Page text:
On March 8, 2005, nearly eleven years ago, the Center for a Just Society published its first Ideas in Action column. The title was, "Fight for Terri Schiavo Comes to Capitol Hill," and the column was intended to inform the American public about the ongoing fight to save Terri's life after she was, without due process, sentenced to death by starvation and dehydration by the Florida court system.
As has always been the case for Americans, the new year is a time for setting new goals, seeking restoration and renewal, shedding harmful habits, and resolving to do better in the future.
In the wake of the recent mass shooting in San Bernardino, the New York Times ran their first Page One editorial in nearly a century, calling for an end to the "gun epidemic" in America.
Of course, the actions of Mr. Dear should be condemned unreservedly, as should all acts of violence perpetrated by activists who think that the righteousness of their cause justifies cold-blooded murder.
Perhaps the most unfortunate rhetorical moment in the presidency of George W. Bush was his now infamous "Mission Accomplished" speech.
News broke this week that China has reversed its infamous one child policy after 35 years, increasing the permitted number of children per family to two.
The secular progressive tactic of advocating death in the name of liberty continues, this time in the state of California, where Governor Jerry Brown recently signed a bill legalizing physician-assisted suicide in that state.
A new article over at CNS News paints a disturbing picture of the state of religious liberty across the globe. Citing religious persecution as "a leading social justice crisis of our time," the article outlines the horrific actions being perpetrated against Christians in the Middle East and Africa, and America's less than robust response to this humanitarian catastrophe.
Sometimes, however, the opportunity arises for the United States to stand unabashedly and unreservedly on the side of justice and civility, and we should always seize upon these opportunities without hesitation if we truly believe in the principles we espouse.
The Black Lives Matter movement continues to gain momentum and garner attention both positive and negative from the media.
Human beings have always had an extraordinary capacity for self-delusion. We justify horrible things by telling ourselves that we are acting in the service of a noble cause, or by dehumanizing the victims of our unjust actions.
Unless you've been living under a rock for the last couple of months, you are undoubtedly aware of how Donald Trump has upset the apple cart when it comes to Republican politics.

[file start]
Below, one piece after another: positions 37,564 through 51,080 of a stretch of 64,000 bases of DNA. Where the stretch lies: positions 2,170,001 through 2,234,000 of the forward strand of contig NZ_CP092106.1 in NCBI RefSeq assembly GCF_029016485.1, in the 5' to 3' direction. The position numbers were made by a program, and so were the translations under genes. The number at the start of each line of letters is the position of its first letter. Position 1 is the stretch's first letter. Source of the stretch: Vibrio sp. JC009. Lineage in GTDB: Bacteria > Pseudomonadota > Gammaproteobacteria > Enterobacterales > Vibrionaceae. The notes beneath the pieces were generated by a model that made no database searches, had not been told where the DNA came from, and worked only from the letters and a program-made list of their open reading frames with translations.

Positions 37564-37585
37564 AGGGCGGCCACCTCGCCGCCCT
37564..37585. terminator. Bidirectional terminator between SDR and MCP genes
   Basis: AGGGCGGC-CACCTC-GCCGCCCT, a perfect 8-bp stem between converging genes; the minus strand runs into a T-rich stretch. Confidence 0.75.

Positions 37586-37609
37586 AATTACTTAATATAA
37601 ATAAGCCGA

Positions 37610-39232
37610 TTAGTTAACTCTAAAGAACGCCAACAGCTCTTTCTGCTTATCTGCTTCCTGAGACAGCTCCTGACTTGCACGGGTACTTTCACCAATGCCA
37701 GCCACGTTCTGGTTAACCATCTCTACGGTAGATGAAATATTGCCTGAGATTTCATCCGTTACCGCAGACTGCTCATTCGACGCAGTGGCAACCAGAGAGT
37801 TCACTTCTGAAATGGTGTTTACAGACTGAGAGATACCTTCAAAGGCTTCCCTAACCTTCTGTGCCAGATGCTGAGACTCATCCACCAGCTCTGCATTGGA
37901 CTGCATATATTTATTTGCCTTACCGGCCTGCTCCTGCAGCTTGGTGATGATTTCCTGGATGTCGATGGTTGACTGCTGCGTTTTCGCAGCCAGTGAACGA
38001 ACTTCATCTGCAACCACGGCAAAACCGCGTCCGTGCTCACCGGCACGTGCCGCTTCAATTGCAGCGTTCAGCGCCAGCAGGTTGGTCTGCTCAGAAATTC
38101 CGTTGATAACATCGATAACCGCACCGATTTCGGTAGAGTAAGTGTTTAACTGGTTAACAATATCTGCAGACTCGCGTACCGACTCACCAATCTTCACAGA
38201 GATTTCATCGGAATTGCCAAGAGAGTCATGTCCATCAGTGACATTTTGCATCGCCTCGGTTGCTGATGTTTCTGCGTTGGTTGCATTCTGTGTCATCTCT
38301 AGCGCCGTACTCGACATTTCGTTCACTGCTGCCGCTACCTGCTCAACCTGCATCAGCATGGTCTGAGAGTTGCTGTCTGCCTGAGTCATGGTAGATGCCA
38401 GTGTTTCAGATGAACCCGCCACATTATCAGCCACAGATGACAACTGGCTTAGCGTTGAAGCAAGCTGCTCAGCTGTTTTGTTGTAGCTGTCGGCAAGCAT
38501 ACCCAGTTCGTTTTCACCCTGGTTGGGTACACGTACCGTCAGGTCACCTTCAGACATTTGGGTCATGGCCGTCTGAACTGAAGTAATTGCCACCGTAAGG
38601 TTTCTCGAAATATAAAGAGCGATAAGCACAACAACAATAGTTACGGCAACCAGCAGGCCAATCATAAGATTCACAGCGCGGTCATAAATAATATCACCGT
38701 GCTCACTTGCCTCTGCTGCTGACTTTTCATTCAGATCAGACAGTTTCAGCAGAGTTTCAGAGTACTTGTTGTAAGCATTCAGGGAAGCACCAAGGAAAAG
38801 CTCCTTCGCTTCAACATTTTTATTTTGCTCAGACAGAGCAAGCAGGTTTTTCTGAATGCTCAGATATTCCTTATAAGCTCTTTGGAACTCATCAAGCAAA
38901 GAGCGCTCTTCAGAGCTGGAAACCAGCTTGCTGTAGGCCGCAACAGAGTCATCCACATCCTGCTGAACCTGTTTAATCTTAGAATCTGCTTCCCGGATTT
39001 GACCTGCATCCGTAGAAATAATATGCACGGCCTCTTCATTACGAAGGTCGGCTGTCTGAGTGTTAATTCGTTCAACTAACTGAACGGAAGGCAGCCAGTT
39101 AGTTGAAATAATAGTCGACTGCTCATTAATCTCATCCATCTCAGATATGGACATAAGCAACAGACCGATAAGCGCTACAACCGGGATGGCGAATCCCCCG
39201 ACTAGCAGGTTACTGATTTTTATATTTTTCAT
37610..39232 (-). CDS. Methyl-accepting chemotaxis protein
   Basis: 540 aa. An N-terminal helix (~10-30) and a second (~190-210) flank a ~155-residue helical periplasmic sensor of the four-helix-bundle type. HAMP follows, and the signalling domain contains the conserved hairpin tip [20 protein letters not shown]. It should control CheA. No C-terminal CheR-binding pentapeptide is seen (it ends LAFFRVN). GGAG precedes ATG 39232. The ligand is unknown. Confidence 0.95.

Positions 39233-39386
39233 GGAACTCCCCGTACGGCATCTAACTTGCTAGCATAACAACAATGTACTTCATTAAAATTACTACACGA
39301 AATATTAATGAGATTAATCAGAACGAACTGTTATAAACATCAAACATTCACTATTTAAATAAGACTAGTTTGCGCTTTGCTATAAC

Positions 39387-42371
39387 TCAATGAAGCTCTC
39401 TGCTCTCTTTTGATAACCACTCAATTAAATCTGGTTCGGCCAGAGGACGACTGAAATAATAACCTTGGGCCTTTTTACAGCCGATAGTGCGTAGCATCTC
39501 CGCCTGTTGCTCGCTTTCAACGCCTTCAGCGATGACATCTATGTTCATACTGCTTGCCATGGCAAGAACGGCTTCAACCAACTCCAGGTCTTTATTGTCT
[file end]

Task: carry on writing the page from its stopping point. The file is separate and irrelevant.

"Unless you stand for something, you will fall for anything." Everyone is familiar with this famous quote, though its original origins are unknown. What is known is that the sentiment appeared in a prayer offered by Senate Chaplain Peter Marshall in 1947. "Our Father," Marshall prayed, "we yearn for a better understanding of spiritual things, that we may know surely what Thy will is for us and for our Nation. Give to us clear vision that we may know where to stand and what to stand for because unless we stand for something, we shall fall for anything."
Judicial activism occurs when judges depart from their constitutional role of interpreting law and make law from the bench. It's a pernicious practice that undermines the democratic process, and it has been with us for a long time.
This young man was clearly full of bitterness and anger at a nation that had, in his warped view, gone terribly wrong. His solution was to commit an act of brutality so jarring and so provocative that it would incite bitterness, anger, and violence in others. His ultimate goal? A race war.
Survey after survey shows that Americans are more disillusioned with politics than ever before.
If any two issues illustrate the awesome power of public relations campaigns to define important cultural and policy debates, they are abortion and gay marriage.
In a May 2014 article titled, "Can Christianity in the West Endure?" I expressed concerns about the fate of the Christian faith under the stewardship of current and future generations of western believers.
A year ago, I wrote an article challenging the American Church to do more in the face of religious persecution of our Christian brethren abroad. At that time, the kidnapping of 276 young school girls by the Islamist group Boko Haram had captured the world's attention.
Presidential candidate Rand Paul made headlines last week by turning the rhetorical tables on Progressives on the issue of abortion.